Reader Q+A: More Sell Stop Clarifications

Some readers were still having trouble about the proper implementation of the sell stop discipline during the recent market pullback:

In my government thrift fund, I can chose from S&P; 500, small cap, international, bond and treasuries. The international fund dropped to just over 7% of its 1/14 high today but your international fund trend line is still in positive territory.

This is where I get frozen in a decision. It has broken the 7% line but it really is not a mutual fund but a broad index which should be closer to your international trend tracker. Shall I wait for you to ignite a sell on the international tracker or trade based on the 7% rule?

Here’s another one:

Has there been a sell stop triggered for international mutual funds? I see in your Friday blog that the international index trend line is still +2.97%. Would appreciate the clarification. Thanks!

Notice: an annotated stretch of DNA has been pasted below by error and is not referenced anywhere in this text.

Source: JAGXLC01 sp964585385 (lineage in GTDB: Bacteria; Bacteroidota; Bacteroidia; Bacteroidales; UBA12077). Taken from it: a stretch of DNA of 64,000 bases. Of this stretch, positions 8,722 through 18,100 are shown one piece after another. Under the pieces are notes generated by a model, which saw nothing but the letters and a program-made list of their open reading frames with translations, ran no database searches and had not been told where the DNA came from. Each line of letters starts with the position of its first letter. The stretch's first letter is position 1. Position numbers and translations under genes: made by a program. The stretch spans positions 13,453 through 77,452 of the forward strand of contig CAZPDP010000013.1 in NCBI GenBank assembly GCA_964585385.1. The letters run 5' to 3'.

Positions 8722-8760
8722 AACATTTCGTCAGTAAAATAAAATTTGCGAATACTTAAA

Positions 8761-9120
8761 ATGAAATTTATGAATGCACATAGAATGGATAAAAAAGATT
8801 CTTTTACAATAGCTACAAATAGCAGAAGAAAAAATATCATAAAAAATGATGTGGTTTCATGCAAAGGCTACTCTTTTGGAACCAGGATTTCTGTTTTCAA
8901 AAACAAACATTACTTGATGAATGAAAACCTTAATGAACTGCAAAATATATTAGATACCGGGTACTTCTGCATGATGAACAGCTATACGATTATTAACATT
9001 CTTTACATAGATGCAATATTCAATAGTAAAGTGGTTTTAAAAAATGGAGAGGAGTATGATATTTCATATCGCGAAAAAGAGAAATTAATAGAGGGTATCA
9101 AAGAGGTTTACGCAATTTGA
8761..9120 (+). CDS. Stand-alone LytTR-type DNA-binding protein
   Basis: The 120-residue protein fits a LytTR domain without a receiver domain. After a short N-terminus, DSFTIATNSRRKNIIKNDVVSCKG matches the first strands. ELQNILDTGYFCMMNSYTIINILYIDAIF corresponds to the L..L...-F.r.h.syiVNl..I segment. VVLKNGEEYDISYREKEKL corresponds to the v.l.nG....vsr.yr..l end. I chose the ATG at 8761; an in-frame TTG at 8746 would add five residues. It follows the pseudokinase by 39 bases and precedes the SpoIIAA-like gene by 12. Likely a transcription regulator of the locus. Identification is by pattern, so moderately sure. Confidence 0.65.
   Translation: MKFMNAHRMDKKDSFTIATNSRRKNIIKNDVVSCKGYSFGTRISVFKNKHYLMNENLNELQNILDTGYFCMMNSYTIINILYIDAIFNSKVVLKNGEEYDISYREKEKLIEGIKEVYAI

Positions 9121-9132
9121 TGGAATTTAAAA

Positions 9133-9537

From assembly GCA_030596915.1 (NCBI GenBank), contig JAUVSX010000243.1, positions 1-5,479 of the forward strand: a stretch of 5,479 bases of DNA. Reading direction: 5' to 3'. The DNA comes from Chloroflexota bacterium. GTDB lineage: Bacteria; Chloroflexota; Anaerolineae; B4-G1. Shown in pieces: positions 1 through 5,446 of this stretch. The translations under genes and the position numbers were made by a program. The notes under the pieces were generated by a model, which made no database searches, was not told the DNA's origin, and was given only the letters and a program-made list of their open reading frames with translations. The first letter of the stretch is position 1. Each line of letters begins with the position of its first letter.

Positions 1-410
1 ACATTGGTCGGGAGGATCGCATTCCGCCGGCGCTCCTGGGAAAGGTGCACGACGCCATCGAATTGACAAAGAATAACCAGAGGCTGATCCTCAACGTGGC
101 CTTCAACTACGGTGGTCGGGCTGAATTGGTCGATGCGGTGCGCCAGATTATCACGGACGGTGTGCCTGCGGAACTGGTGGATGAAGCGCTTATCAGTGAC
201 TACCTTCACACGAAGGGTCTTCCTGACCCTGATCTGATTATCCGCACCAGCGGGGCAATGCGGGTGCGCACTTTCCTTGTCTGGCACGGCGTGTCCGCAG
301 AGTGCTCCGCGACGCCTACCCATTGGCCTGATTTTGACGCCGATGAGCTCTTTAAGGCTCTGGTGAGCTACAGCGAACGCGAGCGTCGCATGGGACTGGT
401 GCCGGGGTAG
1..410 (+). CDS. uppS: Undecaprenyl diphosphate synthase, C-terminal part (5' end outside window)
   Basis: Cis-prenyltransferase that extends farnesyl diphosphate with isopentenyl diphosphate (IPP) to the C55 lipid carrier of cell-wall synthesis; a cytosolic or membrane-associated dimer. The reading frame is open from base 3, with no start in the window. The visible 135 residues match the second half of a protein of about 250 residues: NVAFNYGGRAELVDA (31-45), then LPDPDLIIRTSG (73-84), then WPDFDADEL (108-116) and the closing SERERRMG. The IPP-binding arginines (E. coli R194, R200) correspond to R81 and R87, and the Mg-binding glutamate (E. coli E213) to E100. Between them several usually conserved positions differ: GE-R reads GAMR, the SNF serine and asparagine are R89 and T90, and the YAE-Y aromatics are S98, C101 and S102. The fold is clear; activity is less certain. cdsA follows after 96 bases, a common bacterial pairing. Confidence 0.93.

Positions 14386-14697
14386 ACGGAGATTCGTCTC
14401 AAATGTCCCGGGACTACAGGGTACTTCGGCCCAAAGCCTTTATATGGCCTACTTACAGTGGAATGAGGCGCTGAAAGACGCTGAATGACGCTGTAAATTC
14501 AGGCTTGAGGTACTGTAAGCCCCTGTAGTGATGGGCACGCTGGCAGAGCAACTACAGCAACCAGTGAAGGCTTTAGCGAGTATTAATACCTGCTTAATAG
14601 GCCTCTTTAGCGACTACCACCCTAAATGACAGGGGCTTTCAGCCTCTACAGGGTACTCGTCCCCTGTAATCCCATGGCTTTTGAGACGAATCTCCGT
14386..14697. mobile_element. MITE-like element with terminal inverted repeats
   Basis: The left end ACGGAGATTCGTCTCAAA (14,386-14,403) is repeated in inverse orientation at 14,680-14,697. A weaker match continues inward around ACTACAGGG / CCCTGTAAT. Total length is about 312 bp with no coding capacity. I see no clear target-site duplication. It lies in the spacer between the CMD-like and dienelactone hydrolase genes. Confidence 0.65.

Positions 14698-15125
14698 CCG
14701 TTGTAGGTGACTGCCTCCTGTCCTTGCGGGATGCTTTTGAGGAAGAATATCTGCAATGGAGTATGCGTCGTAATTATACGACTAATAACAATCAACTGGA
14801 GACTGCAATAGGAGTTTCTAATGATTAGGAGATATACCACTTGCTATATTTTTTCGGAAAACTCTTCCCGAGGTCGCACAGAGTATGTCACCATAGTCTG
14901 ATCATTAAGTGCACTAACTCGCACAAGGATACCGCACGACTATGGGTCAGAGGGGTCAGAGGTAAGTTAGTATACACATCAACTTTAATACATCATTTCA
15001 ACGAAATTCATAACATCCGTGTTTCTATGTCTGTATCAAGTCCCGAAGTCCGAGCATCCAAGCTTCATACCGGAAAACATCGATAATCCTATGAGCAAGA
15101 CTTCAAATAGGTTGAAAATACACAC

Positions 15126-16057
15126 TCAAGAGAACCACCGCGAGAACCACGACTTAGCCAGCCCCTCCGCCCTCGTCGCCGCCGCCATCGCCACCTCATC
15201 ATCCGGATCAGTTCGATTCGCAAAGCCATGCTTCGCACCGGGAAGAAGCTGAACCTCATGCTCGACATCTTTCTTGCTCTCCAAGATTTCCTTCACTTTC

Execution of the trailing sell stop takes precedent in the event that either of the Trend Tracking Indexes (TTIs) are still positioned above their long term trend lines.

The TTIs are slow moving indicators. Depending on when a market pullback occurs, waiting all the way for the trend line to be broken to the downside can wipe out your profits or increase your losses to an unacceptable level.

In the case of the international TTI, whether you’re using indexes or mutual funds, the sell stop has priority. If you got stopped out, and now are watching the market resume its upward trend, you have experienced a whip-saw as discussed in the past and need to look for a new entry point.

About Ulli Niemann

Ulli Niemann is the publisher of "The ETF Bully" and is a Registered Investment Advisor. Learn more
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